Unesco on Thursday added the Tunisian hot sauce "harissa" and the Algerian folk music "rai" to its list of Intangible Cultural Heritage of Humanity

Algerian song "rai" and Tunisian sauce "harissa", world heritage

photo_camera PHOTO/PIXABAY - - Música del Magreb

The decision was taken by Unesco's 17th Intergovernmental Committee for the Safeguarding of the Intangible Cultural Heritage of Humanity, which opened on Monday and is being held until Saturday in the Moroccan capital.
Harissa, a condiment based on red pepper puree, is part of the domestic provisions and daily culinary and food traditions of Tunisian society, according to the nomination dossier for this heritage item. Harissa is most often prepared by women in a festive family or neighbourhood setting.
The preparation of this condiment begins with drying hot peppers in the sun, then splitting them, de-stemming them and husking them. The chillies are then washed, mixed with salt, garlic and coriander and ground in a mortar or hand grinder. The cultivation of chillies is subject to an agricultural calendar that prohibits planting during certain periods, as this would bring bad luck, according to the local culture. Harissa is stored in glass or earthenware jars for later consumption.
Moreover, Unesco recognised the popular Algerian musical style called "rai" as an intangible heritage of humanity, which is today represented around the world by famous singers, such as the star Cheb Khaled.
In addition to its musical nature, "rai" is also, according to its advocates, a means of conveying social reality without taboos or censorship, and touches on themes such as love, freedom, despair and social pressures. It is considered a genre for young people and represents a channel for them to express their feelings in their quest to free themselves from social constraints, specifies the application file for this element submitted by Algeria.
Musicians make and decorate their own instruments and transmission takes place informally through observation, for example, or formally through apprenticeship. During today's sessions, the 17th Committee added to Unesco's list of intangible heritage of humanity new elements such as the "莽ay" (tea) culture in Turkey and Azerbaijan, which represents a symbol of identity and hospitality.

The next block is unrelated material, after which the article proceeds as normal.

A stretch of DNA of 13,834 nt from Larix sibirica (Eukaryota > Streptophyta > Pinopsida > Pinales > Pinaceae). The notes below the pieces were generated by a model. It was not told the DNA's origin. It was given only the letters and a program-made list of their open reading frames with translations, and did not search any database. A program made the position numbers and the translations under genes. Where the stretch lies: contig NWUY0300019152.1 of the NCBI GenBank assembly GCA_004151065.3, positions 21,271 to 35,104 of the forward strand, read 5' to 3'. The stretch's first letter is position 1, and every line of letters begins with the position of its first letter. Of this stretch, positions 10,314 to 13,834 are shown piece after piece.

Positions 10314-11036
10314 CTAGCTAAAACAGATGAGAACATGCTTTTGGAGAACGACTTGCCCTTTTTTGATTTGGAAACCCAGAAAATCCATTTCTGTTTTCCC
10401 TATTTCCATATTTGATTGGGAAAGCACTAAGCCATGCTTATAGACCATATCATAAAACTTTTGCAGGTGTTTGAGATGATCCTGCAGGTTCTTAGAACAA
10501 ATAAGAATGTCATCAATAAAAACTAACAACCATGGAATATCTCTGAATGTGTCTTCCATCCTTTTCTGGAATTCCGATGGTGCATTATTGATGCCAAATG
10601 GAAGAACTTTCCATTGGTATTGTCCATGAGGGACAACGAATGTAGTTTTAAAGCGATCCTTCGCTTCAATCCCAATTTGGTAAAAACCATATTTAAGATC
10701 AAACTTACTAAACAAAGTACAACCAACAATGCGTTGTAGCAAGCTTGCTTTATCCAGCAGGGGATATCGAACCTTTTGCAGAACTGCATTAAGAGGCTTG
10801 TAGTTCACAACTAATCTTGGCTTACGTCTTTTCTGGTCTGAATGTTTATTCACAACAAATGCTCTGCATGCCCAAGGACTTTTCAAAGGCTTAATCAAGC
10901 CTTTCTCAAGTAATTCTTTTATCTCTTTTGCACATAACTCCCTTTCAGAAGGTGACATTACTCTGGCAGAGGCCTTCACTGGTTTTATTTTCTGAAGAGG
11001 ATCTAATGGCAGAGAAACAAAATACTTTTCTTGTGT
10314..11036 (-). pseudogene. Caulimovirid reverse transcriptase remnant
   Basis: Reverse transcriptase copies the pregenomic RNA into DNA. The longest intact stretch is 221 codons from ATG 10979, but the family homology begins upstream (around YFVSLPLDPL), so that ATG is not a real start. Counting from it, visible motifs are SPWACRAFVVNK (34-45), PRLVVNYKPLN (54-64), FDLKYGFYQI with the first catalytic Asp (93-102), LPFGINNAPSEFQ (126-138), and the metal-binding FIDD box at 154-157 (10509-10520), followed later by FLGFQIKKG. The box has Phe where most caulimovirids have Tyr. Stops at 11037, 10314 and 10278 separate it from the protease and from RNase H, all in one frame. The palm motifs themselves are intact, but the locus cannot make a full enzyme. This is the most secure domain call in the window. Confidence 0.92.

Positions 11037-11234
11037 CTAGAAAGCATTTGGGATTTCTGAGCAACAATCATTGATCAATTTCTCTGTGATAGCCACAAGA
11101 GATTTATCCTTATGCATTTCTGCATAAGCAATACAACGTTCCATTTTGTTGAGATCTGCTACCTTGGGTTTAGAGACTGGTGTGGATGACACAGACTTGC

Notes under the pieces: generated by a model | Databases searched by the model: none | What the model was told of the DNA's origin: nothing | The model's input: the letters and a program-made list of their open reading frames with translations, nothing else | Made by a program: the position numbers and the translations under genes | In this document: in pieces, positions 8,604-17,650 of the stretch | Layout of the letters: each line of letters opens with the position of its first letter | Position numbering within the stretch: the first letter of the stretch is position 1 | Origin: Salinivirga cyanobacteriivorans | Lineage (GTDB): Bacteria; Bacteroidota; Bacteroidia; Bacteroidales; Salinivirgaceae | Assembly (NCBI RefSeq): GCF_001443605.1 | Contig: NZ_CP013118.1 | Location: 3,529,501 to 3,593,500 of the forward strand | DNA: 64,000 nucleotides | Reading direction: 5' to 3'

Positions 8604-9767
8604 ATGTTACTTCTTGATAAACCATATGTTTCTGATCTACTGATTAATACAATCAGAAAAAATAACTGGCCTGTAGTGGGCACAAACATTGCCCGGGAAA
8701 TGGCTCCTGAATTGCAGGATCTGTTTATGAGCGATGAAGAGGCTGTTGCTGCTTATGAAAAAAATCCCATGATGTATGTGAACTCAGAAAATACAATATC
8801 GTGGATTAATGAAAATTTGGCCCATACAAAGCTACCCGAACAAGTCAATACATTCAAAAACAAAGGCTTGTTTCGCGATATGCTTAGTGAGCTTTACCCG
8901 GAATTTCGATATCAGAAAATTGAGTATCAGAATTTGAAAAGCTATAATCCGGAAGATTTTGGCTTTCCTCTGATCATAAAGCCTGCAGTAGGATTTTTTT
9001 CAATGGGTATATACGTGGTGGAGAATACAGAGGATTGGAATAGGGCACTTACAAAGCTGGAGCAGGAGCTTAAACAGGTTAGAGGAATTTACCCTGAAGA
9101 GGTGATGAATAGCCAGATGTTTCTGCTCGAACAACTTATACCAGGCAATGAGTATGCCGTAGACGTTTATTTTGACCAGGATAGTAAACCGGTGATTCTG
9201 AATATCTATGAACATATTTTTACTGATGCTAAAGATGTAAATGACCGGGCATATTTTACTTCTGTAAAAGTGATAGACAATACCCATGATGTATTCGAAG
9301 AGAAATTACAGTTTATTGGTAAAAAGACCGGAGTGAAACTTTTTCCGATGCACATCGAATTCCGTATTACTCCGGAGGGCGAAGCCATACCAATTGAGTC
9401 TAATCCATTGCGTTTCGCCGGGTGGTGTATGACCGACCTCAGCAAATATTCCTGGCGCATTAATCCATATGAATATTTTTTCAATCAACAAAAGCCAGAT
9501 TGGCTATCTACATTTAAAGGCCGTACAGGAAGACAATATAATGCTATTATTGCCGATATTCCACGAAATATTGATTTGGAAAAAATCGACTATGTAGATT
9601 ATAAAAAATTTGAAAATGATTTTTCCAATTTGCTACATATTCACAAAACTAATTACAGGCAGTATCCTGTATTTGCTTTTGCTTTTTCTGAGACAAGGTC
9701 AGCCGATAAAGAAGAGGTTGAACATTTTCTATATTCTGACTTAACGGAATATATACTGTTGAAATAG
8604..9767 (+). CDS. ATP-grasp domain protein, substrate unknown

It also included straw weaving in Belarus, the traditional techniques of "talli" embroidery in the United Arab Emirates and the storytelling tradition of "Nasreddin Hodja" in Turkey and the countries of that region of Asia. The committee also recognised the traditional performing art in Kazakhstan, called "the ort茅k茅", which combines a piece of music played on the "kayajo", a traditional two-stringed instrument, and the dance of a wooden puppet.
In addition, Unesco included in its Intangible World Heritage List the art of the traditional blouse with embroidery on the shoulders (alti牛膬), an element of cultural identity in Romania and Moldova. UNESCO's 17th Intergovernmental Committee for the Safeguarding of the Intangible Cultural Heritage of Humanity has included 37 nominations out of the fifty or so submitted to the Intangible Heritage List.
It also added five elements to its list of intangible heritage in need of urgent safeguarding, such as the Ukrainian borscht culture, and recognised four nominations as examples of good practice in the protection of this type of world heritage.

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